Research Shows How Hybridization Shaped Feline Evolution
Research scientists at Texas A&M University and Faculdade de Biociências in Brazil have moved a step closer to understanding the rich evolutionary history of the cat family. In a paper, featured on the cover of Genome Research, the researchers constructed extensive family trees of the 38 cat species, which illustrated maternal, paternal, and biparental lineages within the cat family. However, they found that lineages are not completely linear. Instead, this study revealed that feline ancestry has been shaped throughout its evolutionary history by hybridization.
For this study, researchers used genome-wide Single Nucleotide Polymorphism (SNP) data—which identifies differences in individual base pairs—with genes from both the X and Y chromosomes and autosomal, or non-sex chromosomes, in addition to sequencing complete mitochondrial genomes, which indicate maternal lineage. This data was complemented by new whole genome sequencing data from the closest species to the domestic cat, as well analysis of the tiger, snow leopard, and lion genomes.
“Our results finally resolve much of the discrepancies in the literature over the past two decades as to how cats are related and the cause for many of the conflicts between different scientific publications,” said Dr. William Murphy, professor in the Department of Veterinary Integrative Biosciences (VIBS) at the Texas A&M College of Veterinary Medicine & Biomedical Sciences and an author of the study.
“The results also highlight an emerging trend in the literature that hybridization between different species is common and may actually be adaptive. One novelty of our study is the illustration as to how common this process is across a broader phylogenetic scale—within an entire family of mammals—than previously has been shown in isolated pairs of species.”
“Dr. Murphy is an extremely meticulous investigator whose prior work helped create the field of phylogenomics, which uses genome analysis to establish evolutionary relationships of species,” said Dr. Evelyn Tiffany-Castiglioni, department head of VIBS. “This new work will contribute greatly to our understanding of hybridization as a force that has shaped and is shaping speciation in cats.”
The researchers found that there were nine differences between the maternal and biparental trees. For example, the maternal tree indicated that the puma lineage was more closely related to the lynx/bay cat group, whereas the biparental tree showed the puma lineage as more closely related to the Asian leopard cat/domestic cat group. Researchers concluded that the most likely cause of this, and other discrepancies between family trees based on different modes of inheritance, is due to ancient hybridizations. Hybrids may have then mated with non-hybrids, introducing variations back into the species.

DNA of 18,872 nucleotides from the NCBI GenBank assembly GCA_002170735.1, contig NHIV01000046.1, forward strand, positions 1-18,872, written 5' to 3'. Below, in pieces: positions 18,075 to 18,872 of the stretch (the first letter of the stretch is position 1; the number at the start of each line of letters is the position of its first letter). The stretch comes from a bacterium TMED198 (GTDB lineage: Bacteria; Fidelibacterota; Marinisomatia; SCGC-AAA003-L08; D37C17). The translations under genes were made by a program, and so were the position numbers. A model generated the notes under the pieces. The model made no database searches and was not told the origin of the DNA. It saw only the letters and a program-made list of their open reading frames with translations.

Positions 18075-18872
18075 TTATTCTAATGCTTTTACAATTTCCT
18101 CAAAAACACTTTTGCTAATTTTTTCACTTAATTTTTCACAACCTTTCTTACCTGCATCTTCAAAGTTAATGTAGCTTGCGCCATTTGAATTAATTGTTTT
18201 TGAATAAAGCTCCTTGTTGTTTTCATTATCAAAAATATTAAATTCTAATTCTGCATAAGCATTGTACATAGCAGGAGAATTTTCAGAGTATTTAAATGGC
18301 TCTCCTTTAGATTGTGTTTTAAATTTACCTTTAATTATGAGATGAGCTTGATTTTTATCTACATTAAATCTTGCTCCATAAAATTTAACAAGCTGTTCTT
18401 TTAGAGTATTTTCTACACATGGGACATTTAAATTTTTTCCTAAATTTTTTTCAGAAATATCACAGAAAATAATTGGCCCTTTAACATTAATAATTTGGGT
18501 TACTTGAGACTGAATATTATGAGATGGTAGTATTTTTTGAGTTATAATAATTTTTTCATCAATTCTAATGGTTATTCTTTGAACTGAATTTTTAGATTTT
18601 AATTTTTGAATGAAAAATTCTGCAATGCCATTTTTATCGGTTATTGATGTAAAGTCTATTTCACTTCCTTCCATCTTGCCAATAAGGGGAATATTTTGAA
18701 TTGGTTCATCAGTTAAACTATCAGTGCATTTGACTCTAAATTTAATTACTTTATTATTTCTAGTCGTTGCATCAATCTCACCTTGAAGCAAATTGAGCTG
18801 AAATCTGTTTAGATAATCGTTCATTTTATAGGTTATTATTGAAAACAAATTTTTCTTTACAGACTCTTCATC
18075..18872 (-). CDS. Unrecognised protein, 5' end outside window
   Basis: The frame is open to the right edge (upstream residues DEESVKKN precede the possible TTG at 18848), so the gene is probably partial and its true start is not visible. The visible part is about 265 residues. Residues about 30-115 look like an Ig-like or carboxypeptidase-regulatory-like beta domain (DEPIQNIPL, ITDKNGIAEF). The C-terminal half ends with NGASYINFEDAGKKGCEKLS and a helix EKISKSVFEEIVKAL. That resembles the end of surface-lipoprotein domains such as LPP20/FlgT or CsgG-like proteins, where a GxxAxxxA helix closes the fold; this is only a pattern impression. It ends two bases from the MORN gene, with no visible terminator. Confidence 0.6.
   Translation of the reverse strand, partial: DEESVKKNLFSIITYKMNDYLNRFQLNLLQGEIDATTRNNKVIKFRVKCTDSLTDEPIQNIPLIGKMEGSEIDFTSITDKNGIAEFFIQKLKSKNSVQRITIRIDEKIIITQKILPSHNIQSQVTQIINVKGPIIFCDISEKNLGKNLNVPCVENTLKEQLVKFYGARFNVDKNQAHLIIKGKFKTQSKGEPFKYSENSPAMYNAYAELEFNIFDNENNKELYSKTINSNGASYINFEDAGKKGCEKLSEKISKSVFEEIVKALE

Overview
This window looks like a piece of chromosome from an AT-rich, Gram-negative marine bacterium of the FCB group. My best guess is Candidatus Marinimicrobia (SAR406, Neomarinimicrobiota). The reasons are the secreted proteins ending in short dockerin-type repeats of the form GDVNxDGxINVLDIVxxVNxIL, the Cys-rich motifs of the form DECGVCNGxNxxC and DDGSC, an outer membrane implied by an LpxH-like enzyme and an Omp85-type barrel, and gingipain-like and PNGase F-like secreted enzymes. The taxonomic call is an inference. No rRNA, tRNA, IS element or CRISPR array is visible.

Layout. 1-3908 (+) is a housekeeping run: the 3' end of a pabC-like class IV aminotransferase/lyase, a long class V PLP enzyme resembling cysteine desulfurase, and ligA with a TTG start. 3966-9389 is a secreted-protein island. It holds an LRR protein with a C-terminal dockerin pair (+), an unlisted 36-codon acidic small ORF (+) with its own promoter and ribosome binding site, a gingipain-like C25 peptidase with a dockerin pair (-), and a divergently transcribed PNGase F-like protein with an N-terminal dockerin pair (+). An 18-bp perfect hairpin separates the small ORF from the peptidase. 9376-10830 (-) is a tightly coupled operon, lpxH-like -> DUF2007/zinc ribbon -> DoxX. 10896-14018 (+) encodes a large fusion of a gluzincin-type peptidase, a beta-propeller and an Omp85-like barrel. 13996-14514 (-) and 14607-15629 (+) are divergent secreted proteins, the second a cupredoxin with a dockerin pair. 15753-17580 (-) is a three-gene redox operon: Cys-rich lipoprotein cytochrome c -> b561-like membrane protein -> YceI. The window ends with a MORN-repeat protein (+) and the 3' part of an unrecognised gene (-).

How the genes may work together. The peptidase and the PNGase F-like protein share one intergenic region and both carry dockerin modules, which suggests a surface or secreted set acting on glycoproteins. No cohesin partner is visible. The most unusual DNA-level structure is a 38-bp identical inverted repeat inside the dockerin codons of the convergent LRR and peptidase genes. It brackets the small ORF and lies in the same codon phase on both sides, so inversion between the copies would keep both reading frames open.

Additional factors influencing feline evolution include the fact than male hybrids are more often sterile than female hybrids and the males are often more geographically dispersed than females.
“We identified traces of hybridization within the genomes of more than half of the eight cat lineages, where stretches of DNA sequences are far more closely related between pairs of non-sister species than would be expected by random processes,” Murphy said. “In several of these cases, the evidence for hybridization in the nuclear genome, which is inherited from both parents, is matched by similar patterns in the mitochondrial DNA, which is only inherited from the mother.”
Ancient hybridization may have led to the discrepancies between the biparental and maternal lineages of the snow leopard. Specifically, genes on the X chromosomes of lions and snow leopards were shown to have diverged at a more recent date than did genes on autosomal chromosomes. Additionally, snow leopards retained a mitochondrial genome that is more similar to the lions’ mitochondrial DNA, when compared to other parts of its genome. The study suggested that these results are likely due to early hybridization between the ancestors of the two species.
“We know that ancient hybridization in the wild is consistent with extensive evidence for hybridization that has occurred between many distantly related cat species in captivity, such as the liger—a male lion crossed with a female tiger,” Murphy said. “One of the world’s most popular cat breeds, the Bengal, is a hybrid between the domestic cat and the Asian leopard cat, and several other increasingly common cat breeds are of hybrid origin.”
The researchers also note that, while hybridization is a natural part of evolution, factors such as poaching, loss of habitat, and climate change have the capacity to affect future feline evolution, particularly in endangered species. They also emphasize the importance of understanding natural versus human-caused hybridization.